The impact of London’s combined sewerage system in time of rainfall gives rise to the combined sewer overflow problem. Part of the solution to this problem, in the longer term needs to look at water management and how this sits along side development in the capital. Better use of rain water and sustainable drainage provides benefits not only for avoiding river pollutions by limiting overflows but also by reducing water demand.

An explanation of the current disjointed arrangement and how London might benefit from having a Water Plan, much like the London Plan for planning matters, overseen by a new role of Water Commissioner might be structured is set out in the attachment below. The Commissioner could promote water efficiencies via SuDs or other measures, within new and existing developments as well as the co-ordination of works associated with surface water management plans.

4. Do you support the White Paper’s proposals on affordability of water bills for householders?

The cost of water bills in London and throughout the Thames region will be grossly affected by the construction of the proposed Thames Tideway Tunnel scheme.

The estimated cost of the Thames Tunnel scheme has increased from £1.7 billion in 2006 to £4.1 billion today and the council understands that the cost of this scheme will add around £80 to £100 in perpetuity to the average annual water bill throughout the Thames Water region. Whilst Thames Water’s bills are lower than the national average, these increased charges will fall to some of the most vulnerable who can least afford to pay such an increase.

The Urban Waste Water Treatment Directive (UWWTD) states that the design, construction and maintenance of collecting systems should be undertaken in accordance with the use of Best Technical Knowledge Not Entailing Excessive Cost (BTKNEEC) to limit pollution of receiving waters.

The Thames Tideway Strategic Study (TTSS) proposed three solutions to meet the requirements of the Directive; sewage treatment works upgrades (cost £0.7 billion); the Lee Tunnel, Abbey Mills to Beckton (cost £0.6 billion) both of which are already being constructed, and the Thames Tideway Tunnel. The upper Tideway (in the West) has seven of the 10 most polluting Combined Sewer Overflows (CSO). One of the remaining other three is Abbey Mills which is being dealt with by the Lee tunnel.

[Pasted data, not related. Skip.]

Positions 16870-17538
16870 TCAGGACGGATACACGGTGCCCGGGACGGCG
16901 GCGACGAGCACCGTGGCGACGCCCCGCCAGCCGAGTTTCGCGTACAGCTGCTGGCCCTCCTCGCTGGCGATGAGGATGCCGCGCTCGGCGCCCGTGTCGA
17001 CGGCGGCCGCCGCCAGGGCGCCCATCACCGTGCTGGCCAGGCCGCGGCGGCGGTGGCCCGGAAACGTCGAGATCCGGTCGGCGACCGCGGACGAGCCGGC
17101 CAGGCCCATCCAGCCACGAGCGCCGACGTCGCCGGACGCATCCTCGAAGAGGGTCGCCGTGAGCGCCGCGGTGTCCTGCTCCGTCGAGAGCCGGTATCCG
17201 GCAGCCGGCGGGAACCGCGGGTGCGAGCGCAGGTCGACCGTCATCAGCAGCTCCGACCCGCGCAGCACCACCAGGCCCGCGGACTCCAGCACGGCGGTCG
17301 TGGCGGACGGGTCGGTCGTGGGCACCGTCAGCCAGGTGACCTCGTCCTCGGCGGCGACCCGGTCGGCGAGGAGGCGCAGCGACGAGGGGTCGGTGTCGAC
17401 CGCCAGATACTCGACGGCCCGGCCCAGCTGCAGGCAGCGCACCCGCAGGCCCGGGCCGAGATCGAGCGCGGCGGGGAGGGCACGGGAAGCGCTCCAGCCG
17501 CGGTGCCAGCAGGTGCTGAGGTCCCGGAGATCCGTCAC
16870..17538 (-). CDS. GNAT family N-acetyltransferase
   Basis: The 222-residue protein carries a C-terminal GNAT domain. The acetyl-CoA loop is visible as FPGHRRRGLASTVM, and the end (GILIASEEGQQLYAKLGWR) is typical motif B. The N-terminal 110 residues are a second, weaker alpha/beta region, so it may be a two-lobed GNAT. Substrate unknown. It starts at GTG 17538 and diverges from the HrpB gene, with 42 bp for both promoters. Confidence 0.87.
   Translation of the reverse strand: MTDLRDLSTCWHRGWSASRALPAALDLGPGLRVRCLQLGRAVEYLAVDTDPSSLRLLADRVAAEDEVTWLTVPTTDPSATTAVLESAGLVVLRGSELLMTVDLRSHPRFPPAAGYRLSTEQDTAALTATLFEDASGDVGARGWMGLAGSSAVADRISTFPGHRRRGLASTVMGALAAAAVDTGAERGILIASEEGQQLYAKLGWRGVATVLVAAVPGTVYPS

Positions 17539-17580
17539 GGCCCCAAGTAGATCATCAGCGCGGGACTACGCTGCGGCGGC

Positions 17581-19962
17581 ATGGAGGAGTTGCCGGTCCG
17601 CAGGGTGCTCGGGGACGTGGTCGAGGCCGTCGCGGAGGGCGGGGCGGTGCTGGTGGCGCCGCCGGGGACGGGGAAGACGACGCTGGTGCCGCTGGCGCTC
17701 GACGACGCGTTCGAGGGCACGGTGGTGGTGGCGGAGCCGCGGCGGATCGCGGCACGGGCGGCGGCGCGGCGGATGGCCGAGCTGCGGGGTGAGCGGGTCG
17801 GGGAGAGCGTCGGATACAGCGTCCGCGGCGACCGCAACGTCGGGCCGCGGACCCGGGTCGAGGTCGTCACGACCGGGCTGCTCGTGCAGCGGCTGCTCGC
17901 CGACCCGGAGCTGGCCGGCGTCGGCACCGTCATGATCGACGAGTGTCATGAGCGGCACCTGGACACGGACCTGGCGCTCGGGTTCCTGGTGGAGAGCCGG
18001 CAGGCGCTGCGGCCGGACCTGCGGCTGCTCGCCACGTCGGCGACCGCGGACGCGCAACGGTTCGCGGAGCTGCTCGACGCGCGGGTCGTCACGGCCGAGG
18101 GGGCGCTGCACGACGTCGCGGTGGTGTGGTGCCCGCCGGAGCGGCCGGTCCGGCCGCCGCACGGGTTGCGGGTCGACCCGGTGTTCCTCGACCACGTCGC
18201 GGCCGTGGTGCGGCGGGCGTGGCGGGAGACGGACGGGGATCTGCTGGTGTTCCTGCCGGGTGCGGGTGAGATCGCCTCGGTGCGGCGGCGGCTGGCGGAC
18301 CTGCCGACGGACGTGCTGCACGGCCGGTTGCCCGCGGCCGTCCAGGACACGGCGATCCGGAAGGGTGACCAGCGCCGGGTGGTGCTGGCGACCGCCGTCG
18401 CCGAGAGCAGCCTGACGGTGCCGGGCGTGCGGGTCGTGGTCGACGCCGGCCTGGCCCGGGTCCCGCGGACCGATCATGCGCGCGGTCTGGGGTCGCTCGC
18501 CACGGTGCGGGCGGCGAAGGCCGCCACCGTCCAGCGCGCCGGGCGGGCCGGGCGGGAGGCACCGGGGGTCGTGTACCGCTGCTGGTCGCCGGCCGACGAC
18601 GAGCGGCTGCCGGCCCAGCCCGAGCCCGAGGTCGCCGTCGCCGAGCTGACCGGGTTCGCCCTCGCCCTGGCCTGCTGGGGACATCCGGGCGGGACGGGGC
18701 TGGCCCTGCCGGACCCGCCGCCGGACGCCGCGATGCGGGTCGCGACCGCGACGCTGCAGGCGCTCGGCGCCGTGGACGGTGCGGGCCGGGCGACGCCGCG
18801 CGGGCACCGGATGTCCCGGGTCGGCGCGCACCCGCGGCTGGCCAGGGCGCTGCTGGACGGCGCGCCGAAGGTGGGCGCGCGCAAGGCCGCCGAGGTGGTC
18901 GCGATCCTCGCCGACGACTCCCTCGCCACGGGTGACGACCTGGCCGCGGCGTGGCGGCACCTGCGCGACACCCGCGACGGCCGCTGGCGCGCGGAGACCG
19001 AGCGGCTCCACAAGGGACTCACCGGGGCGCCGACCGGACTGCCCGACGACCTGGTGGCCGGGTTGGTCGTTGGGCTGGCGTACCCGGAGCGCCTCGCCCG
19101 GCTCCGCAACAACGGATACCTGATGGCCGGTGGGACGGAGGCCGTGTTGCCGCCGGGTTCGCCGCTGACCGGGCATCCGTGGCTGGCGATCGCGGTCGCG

The upper Tideway has a small tidal cubature so has limited ability to dilute any CSO discharge. In Professor Chris Binnie’s view (he Chaired the TTSS review in 2005) only the West tunnel, starting at Acton and finishing at about Heathwall, would solve the issues in this section. The West tunnel might cost about £1.9 billion. Connecting this tunnel with the Lee tunnel in the East (TW’s current proposal for a single tunnel solution) would cost a further £2.2 billion. The Lee and West tunnels, at a combined cost of about £2.5 billion, reduce spill by a quoted 72%.

With these localised solutions, much of the benefit of the full tunnel could be achieved by the Lee and West tunnels. The full tunnel would cost an extra £2.2 billion for another quoted 22% of spill reduction. Surely this extra expenditure amounts to “excessive cost” under the UWWTD or “disproportionate cost” under the Water Framework Directive?


5. Does the White Paper omit any key issues where further policy action is required to ensure sustainable, reliable and cost-effective water supplies?

As outlined in the responses to questions 1 to 4 the key issues that need to be addressed are summarised below:

(1)to make better use of rain water to reduce water and sewerage demand;

(2)particularly in areas where there is “combined drainage” to take surface water out of the equation via measure such as SuDs and “rain water harvesting”;

(3)to encourage improved and more joined up water management which, in London might be via a Water Management Plan overseen by a Water Commissioner to assist with planning, existing and new development and co-ordination of the roles of Lead Local Flood Authorities within the catchment; and

(4)to encourage government to opt for a more cost effective solution to the Thames Tideway Tunnel where the objectives for the original scheme can be met for almost half the cost saving water charge payers, and possibly tax payers if the costs overrun, £40-£50 pa

22 January 2012

Prepared 4th July 2012